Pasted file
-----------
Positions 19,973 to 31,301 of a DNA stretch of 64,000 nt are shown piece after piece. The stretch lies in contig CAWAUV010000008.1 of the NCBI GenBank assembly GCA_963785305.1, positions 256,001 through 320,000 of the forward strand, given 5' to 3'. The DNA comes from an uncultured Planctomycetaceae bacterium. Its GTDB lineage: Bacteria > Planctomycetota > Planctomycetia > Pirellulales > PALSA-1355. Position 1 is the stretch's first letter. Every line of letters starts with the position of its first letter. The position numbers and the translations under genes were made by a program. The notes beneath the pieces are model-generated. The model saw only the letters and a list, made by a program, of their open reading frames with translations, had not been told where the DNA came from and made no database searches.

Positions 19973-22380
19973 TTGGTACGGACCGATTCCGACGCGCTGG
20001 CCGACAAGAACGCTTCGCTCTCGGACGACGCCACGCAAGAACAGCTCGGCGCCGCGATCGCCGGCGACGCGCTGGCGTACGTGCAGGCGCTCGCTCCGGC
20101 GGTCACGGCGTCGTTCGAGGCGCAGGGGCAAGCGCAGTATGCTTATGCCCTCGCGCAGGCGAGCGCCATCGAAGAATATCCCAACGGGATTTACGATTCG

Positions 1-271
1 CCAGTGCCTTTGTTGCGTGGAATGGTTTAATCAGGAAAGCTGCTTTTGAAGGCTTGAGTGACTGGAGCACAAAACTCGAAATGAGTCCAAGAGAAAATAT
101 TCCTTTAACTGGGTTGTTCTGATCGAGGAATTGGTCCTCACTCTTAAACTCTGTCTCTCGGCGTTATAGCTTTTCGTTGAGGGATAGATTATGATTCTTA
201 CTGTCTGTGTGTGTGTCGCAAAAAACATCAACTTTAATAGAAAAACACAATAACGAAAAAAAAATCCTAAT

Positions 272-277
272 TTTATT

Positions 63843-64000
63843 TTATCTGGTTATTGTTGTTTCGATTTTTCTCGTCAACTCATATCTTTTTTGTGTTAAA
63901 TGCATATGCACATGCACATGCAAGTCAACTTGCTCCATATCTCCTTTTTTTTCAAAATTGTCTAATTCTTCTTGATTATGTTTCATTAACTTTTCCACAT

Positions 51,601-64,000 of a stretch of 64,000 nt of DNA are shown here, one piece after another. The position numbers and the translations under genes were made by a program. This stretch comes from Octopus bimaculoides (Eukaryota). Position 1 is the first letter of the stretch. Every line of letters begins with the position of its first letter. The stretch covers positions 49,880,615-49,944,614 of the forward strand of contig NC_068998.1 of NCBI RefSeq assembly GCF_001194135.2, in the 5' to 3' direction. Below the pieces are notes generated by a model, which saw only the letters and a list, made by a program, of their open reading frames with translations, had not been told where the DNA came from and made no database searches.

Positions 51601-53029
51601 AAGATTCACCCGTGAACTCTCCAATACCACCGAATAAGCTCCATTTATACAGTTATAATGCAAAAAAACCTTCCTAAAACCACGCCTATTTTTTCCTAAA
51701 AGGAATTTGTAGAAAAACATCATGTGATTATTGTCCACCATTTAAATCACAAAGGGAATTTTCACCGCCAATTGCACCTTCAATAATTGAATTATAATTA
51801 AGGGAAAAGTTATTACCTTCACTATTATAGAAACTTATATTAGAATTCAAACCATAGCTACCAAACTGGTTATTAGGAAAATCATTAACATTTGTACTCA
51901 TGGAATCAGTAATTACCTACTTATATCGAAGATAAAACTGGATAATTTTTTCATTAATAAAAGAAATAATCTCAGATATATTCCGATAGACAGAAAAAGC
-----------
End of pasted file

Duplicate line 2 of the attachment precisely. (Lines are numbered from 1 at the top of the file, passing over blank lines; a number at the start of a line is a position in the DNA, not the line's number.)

Positions 19973-22380